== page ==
Those who have followed Deb Perelman's blog Smitten Kitchen for any length of time have learned that she works wonders with vegetables (and also butter). Her past life as a food-loving vegetarian shows in each of her recipes. Perelman's Mushroom Bourguignon in The Smitten Kitchen Cookbook is a perfect example of her vegetable creativity. Meaty portobellos (or creminis) and pearl onions are browned a la chuck roast, then added to a rich tomato and wine gravy. After only 20 minutes on the stove, the stew is thickened with beurre manié (butter and flour mixture), and it's ready to serve.
Why I picked this recipe: Another perfect dish for cooler temperatures, this stew showcases one of my favorite fall ingredients: the hearty mushroom.
What worked: This is a truly awesome recipe. Not only is it a fast (and vegetarian) alternative to beef stew, but it is also a wonderful mushroom dish in its own right.
What didn't: Unless you have a very wide pot, I'd recommend browning the mushrooms and onions in batches for the best results.
Suggested tweaks: Next time, I plan to mix in a few different kinds of mushrooms (blue oyster and shiitake are some of my favorites) along with the creminis for funkier flavor.
Excerpted from The Smitten Kitchen Cookbook. Copyright © 2012 by Deb Perelman. Excerpted by permission of Knopf, a division of Random House, Inc. All rights reserved. No part of this excerpt may be reproduced or reprinted without permission in writing from the publisher. Available wherever books are sold.
- Yield:serves 4
- Active time: 30 minutes
- Total time:50 minutes
- 2 tablespoons (30 ml) olive oil
- 2 tablespoons (30 grams) butter, softened
- 2 pounds (905 grams) Portobello mushrooms, in 1/4-inch slices (you can use cremini instead)
- 1 cup (115 grams) pearl onions, peeled (thawed if frozen)
- 1/2 carrot, finely diced
- 1 small yellow onion, finely diced
- 1 teaspoon fresh thyme leaves,or 1/2 teaspoon dried thyme
- Table salt
- Freshly ground black pepper
- 2 garlic cloves, minced
- 1 cup (235 ml) full-bodied red wine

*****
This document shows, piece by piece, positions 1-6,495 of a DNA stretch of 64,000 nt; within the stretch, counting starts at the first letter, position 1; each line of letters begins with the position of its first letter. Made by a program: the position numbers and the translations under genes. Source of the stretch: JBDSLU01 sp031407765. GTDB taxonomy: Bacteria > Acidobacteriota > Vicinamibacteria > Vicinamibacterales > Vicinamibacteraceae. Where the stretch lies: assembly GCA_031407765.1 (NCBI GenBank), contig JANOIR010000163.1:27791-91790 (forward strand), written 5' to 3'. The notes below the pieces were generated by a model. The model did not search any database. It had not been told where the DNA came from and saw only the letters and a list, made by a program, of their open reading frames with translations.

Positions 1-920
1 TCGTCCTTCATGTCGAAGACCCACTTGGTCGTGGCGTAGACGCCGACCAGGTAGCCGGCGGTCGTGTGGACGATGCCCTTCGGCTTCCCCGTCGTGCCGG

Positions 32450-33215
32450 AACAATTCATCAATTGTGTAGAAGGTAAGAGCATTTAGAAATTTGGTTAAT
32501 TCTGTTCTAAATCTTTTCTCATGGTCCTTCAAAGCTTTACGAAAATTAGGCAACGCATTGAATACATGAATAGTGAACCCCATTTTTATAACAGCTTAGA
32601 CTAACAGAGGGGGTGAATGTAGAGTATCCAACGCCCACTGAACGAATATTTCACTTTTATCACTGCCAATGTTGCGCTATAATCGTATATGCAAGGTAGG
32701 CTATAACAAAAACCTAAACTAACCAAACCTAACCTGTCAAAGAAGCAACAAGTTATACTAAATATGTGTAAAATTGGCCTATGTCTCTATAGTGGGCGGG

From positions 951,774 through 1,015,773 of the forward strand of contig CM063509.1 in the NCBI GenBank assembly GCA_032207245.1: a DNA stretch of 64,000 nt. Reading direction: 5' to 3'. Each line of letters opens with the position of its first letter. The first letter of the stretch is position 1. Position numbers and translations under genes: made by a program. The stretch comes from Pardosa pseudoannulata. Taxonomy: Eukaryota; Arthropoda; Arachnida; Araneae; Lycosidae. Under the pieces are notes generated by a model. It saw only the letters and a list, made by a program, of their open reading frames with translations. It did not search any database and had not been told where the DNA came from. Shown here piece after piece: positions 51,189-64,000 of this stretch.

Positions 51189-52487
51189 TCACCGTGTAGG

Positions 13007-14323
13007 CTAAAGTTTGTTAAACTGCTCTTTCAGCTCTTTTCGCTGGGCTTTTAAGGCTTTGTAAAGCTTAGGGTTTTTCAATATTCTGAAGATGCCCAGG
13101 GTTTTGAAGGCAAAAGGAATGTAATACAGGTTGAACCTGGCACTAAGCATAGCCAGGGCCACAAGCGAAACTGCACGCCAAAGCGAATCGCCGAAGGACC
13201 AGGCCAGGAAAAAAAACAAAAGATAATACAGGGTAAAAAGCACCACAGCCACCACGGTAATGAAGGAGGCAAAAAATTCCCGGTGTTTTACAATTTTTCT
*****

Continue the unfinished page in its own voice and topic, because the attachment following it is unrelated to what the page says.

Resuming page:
- 2 tablespoons (35 grams) tomato paste
- 2 cups (475 ml) beef or vegetable stock (beef broth is traditional, but use vegetable to make it vegetarian; the dish works with either)
- 1 1/2 tablespoons (12 grams) all-purpose flour
- Egg noodles, for serving
- Sour cream and chopped chives or parsley, for garnish (optional)
Heat 1 tablespoon olive oil and 1 tablespoon butter in a medium-sized Dutch oven or heavy saucepan over high heat. Sear the mushrooms and pearl onions until they begin to take on a little color— your mushrooms will make a delightful “squeak- squeak” as they’re pushed around the hot pan— but the mushrooms do not yet release any liquid, about 3 or 4 minutes. Remove mushrooms and onions from the pan and set aside.
Lower the flame to medium, and add the second tablespoon of olive oil. Toss the carrot, onion, thyme, a few good pinches of salt, and several grinds of black pepper in the pan, and cook for 5 minutes, stirring occasionally, until the onion is lightly browned. Add the garlic, and cook for just 1 more minute. Season with more salt and pepper.
Add the wine to the pot, scraping any stuck bits off the bottom, then turn the heat all the way up and reduce it by half, which will take about 4 to 5 minutes. Stir in the tomato paste and the stock. Add back the mushrooms and pearl onions with any juices that have collected, and bring the mixture to a boil; reduce the temperature so it simmers for 10 to 15 minutes, or until both the mushrooms and onions are very tender.
Combine the flour and the remaining butter with a fork; stir this into the stew. Season to taste with salt and pepper. Lower the heat, and simmer for 10 more minutes. If the sauce is too thin, boil it down to reduce to a “coating” consistency. Season with additional salt and pepper if needed.
To serve, spoon the stew over a bowl of egg noodles, dollop with sour cream, if using, and sprinkle with optional chives or parsley.
Do ahead: The mushroom stew reheats very well on the second and third days, in a large saucepan over low heat.